One of the first songs written for the release “Anywhere” just ascends. A big cathedral of a song, the vocals are fitting and just kick in the last nail. Banks seems to be just barely tethered to the earth on this song. Great drumming and urgent guitar work in an expansive tune. It is one of my favorites. I love the lyric;” you know all about me, that’s what so frightening.” Catchy song you will not be able to get out of your head.
On “Same Town, New Story” there is this stretchy bass intro, and an impressive use of overdub with a hooky guitar that lays the foundation of the song .The subject matter seems to be about a relationship held together by a woman determined to stand by her flawed man. ‘Feels like the whole world is up on my shoulders, feels like the whole world is coming down on me.”
“My Blue Supreme” is an atmospheric song that works perfectly with Banks’ monotone delivery; a perfect foil to the music. The song posits the idol and the worshipper and the desire to change places. “Love comes how do you takes it only one in a hundred makes it.” “There is someone that I am dying to be, cruising in my blue supreme.” You can not free yourself of this song, it is like an imaginary fish line full of mental hooks lodged into your head. This is my favorite song. The driving bass lead into “Everything is Wrong” demands your attention. Each member of the band is giving a stellar performance. They are gets so much out of each instrument, with lush sounding arrangements that are focused and not a note is wasted. The lyric “we hope in time what is now, is overcome”, planting the seeds of hope that acknowledging everything is wrong will bring about the ability to conquer in the end.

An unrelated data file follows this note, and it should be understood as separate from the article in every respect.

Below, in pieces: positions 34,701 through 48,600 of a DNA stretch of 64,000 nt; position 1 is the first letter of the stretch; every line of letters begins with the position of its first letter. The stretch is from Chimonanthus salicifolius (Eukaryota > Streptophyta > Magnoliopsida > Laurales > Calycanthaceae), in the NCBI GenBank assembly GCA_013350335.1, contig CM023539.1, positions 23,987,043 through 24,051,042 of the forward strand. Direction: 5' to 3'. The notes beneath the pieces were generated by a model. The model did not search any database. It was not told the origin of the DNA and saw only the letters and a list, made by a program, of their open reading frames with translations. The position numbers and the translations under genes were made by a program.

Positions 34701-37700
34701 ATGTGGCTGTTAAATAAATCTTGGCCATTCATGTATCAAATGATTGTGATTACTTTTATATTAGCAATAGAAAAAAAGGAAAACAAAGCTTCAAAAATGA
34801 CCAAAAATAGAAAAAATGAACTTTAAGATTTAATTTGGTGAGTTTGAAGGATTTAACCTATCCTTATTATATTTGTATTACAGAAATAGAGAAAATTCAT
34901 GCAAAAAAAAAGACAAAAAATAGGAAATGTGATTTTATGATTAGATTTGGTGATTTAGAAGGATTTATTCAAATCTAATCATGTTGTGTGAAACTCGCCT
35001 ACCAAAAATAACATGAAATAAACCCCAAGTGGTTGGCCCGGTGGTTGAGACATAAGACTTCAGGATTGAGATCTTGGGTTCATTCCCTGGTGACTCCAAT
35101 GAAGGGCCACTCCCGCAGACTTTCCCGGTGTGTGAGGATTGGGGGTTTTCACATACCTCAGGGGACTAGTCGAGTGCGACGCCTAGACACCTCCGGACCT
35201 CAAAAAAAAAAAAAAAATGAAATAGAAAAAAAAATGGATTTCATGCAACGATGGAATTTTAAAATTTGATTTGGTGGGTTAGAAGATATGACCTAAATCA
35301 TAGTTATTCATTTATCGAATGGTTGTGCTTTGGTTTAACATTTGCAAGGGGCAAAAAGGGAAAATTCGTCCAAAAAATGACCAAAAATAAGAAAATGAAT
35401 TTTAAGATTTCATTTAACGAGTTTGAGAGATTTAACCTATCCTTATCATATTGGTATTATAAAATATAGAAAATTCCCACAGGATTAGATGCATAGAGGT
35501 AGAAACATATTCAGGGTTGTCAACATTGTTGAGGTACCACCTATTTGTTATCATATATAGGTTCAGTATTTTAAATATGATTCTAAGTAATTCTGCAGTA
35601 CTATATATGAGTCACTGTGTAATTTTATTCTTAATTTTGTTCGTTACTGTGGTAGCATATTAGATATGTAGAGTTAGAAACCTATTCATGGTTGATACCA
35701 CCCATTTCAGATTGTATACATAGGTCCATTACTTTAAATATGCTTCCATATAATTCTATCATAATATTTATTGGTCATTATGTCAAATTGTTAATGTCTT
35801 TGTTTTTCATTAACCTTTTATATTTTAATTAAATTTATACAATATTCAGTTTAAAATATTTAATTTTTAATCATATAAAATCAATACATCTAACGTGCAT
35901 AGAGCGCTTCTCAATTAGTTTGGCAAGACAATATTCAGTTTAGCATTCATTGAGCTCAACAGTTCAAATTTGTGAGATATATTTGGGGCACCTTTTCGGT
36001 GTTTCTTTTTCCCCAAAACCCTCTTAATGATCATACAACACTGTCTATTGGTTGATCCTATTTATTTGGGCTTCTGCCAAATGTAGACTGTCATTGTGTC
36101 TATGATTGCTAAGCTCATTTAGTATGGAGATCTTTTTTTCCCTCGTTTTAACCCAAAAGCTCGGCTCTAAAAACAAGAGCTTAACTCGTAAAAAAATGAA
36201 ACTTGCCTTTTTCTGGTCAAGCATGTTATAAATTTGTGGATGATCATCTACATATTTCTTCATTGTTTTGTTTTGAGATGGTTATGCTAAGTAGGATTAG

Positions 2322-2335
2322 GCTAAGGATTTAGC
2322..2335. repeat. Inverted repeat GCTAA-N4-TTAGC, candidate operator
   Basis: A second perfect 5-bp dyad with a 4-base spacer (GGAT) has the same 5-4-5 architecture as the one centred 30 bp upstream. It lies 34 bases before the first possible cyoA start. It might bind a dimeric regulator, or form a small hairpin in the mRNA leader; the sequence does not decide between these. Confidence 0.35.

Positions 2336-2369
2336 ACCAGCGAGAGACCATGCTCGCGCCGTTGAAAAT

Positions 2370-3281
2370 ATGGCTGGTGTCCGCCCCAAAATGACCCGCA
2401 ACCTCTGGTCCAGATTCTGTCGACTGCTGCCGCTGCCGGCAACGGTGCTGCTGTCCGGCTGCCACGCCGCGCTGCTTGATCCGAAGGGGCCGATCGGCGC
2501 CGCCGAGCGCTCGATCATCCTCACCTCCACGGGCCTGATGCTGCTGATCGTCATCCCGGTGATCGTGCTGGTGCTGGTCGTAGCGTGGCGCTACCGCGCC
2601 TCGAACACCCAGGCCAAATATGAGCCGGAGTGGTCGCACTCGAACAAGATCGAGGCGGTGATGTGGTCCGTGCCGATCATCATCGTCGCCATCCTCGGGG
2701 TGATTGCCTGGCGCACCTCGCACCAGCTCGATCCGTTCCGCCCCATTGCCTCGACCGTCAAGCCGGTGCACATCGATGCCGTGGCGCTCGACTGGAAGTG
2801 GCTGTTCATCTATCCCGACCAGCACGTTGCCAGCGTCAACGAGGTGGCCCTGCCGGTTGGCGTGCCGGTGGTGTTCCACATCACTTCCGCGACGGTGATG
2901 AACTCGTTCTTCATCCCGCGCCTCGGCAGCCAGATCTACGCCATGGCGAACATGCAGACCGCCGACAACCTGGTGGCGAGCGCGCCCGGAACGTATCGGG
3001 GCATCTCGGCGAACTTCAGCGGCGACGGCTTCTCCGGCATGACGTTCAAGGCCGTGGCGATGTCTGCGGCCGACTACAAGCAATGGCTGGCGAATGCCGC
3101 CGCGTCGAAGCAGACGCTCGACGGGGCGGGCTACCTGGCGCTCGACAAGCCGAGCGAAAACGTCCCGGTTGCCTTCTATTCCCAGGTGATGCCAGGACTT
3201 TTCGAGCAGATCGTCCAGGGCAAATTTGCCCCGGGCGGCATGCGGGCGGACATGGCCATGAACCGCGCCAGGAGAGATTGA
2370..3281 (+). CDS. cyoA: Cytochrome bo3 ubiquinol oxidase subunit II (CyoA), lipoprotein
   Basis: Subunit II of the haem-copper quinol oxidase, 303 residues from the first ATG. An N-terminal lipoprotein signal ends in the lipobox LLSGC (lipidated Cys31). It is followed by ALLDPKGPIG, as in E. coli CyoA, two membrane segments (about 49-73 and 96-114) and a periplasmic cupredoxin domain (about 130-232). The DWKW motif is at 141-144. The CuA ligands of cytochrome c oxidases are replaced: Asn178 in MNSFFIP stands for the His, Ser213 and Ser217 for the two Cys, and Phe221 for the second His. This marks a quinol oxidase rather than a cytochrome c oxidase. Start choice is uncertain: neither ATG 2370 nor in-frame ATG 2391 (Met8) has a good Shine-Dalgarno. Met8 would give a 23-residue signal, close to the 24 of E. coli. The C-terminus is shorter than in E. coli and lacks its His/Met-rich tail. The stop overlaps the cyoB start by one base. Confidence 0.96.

The track “Breaker 1” is a foreboding almost sinister song, feelings of threat existing both physically and in the psychodrama of a relationship. The narrator of the song sends out an almost pleading message into the radio silence. Is the narrator “The beast inside, he leads the way, the feast of the starving.”? The song paints a chilling imagery questioning what is hidden behind the placid façade. The skittering guitar on “Ancient Ways” leads to the opening lyric,”Oh fuck the ancient ways.” There is no ambiguity in that lyric. An ongoing relentless drum and guitar attack compels you to dance around the room. Here is a fantastic marriage of lyric with sound.
The commanding drum intro of” Tidal Wave” makes for another engaging track. The structure of the song places everything where it should be; it builds like a wave then finally climaxes in the chorus. Yet another tremendously addictive song on an album full of hooky as hell choruses and beautiful soundscapes.
Wrapping up the release is “Twice as Hard” an icy slightly gothic turn, with a repetitive overdub. A coda at the end brings a close to a powerful disc, “All these nights of many lights, fall away like they’re beautiful, ours these are all my creations, leading me towards you.”
El Pintor announces the second metamorphosis of Interpol, declaring that they have become a stripped down and more focused band. If this albumc is anything to go by, the second incarnation will be better than the first. El Pintor emphasizes that Interpol is a band with three very smart guys who have mad musical skills and excellent song writing abilities. With this release Interpol has painted an exquisite cohesive soundscape. There is not a weak track in the collection. A simply spellbinding recording filled with concentrated Interpol goodness. The potential of the band has coming to fruition in this album. The songs just enthrall the listener and are hard to shake. There is truly sorcery at work, nothing on the disc is complex when deconstructed, but the sum of the parts is truly breathtaking. One of the best releases thus far for 2014.
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Watch the making of Elpintor BELOW: